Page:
Saturday, May 23, 2009

Home-Schooling Works:
Fencing Champion Dakota Root, 17

One of the questions every home-schooling parent hears is, "What about extra-curricular activities?" OK, even with six kids, I'm still five kids short of a varsity football squad, but my 16-year-old twins sons, for example, are excellent swimmers who just completed YMCA lifeguard certification.

Lots of home-schooled kids not only compete in sports, they excel. The Las Vegas Review-Journal just featured one such athlete, 17-year-old Dakota Root:
"Every time you fence, you have to keep changing your game," Dakota said. "You can't just rely on your skills. You have to rely on growing within the bout. You don't do that in most other sports."
Dakota has been in the sport only four years, but she is considering attending college at Ivy League fencing powerhouses such as Harvard and Columbia as well as Duke, Northwestern and Notre Dame. There appears to be reciprocal interest. . . .
She has achieved scores of 2,240 on the Scholastic Achievement Test (Dakota still hopes to break 2,300) and 31 on the American College Test. . . .
Last November she traveled to Germany and Austria for 16-and-under World Cup tournaments. Dakota fenced especially well in Germany, making the fourth round of pool play.
Showing that performance was no fluke, Dakota in April won under-19 epee at the Pacific Coast Championships in Long Beach, Calif. She was second in the senior epee, which was open to all ages.
That's a head-turning rise through the ranks for a relative newcomer. It's also a rise that could continue, perhaps even to the Olympic Games, with 2016 as the likely target. . . .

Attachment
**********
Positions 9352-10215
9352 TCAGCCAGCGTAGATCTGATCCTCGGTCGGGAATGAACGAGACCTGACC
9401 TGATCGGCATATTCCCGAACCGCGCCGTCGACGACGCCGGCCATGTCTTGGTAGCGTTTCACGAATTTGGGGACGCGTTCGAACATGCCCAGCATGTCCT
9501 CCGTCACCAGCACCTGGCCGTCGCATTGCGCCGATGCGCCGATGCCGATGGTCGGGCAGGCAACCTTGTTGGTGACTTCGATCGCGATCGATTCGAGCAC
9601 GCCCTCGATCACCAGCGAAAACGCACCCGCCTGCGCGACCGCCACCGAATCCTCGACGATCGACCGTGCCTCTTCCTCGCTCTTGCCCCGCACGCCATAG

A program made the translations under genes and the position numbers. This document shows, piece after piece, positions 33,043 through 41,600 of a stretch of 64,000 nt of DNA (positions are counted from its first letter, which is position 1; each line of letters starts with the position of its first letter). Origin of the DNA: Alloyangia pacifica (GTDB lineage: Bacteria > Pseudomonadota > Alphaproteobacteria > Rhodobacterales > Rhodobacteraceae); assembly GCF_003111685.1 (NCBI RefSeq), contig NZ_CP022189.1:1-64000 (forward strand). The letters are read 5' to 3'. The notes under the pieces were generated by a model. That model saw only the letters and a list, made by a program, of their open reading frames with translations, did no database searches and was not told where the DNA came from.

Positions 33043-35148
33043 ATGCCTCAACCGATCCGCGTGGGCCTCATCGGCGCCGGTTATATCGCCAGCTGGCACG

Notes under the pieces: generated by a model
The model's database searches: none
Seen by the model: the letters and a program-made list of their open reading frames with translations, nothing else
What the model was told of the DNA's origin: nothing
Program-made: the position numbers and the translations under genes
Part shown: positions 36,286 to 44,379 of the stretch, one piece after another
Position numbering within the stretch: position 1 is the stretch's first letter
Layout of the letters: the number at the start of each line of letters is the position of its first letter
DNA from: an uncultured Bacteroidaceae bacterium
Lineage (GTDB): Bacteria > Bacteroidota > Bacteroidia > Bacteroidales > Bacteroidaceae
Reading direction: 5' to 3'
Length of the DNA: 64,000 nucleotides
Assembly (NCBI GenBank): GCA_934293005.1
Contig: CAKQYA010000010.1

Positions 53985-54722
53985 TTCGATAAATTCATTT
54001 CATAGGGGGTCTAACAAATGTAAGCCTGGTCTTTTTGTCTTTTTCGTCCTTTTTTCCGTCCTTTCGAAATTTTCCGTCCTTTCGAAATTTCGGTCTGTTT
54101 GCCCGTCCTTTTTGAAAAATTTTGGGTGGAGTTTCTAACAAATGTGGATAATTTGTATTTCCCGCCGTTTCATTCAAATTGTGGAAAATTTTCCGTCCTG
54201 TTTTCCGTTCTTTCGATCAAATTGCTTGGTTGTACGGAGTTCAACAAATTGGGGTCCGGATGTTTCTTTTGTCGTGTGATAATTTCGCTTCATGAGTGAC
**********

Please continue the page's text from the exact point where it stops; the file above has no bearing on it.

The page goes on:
You can read the whole thing. Dakota is also a refutation of the stupid claim that home-schooled kids aren't "socialized" adequately. You want to see poise? Watch this C-SPAN video as Dakota Root (then just 16) nominated her father, Wayne Allyn Root, for president at the 2008 Libertarian Party convention:

I covered the 2008 LP convention, where Wayne made it to the fifth ballot of the six-round "Dogfight in Denver" nomination battle, and then was chosen as Bob Barr's vice-presidential running mate.

When I saw Wayne at the Georgia LP state convention last month, he spent most of his time bragging on his daughter who -- and I hope I'm not spoiling any scholarship negotiations here -- is leaning heavily toward Columbia. (She likes the big city.) Wayne also brags on Dakota in his new book, The Conscience of a Libertarian:
To illustrate the remarkable talent, creativity and intelligence of home-schooled children, I offer Exhibit A: My 17-year-old daughter Dakota Root. She is beautiful; well mannered; disciplined; articulate; poised beyond her years; treats adults with respect; maintains a straight A+ average in her studies; scores in the 99th percentile of every national test she takes; devours as man as a dozen books a month (because she wants to, not because she has to); has achieved a black belt in martial arts; and is a world class fencer who has participated in Junior Olympics, Fencing Nationals and World Cup events internationally. . . .
Many adults that have had the pleasure of meeting Dakota have made the comment, "Is your daughter home-schooled?" I always answer, "Yes, but how did you know?" The reply is always the same, "In my experience, only home-schooled kids are this focused, disciplined, well-mannered and respectful of adults."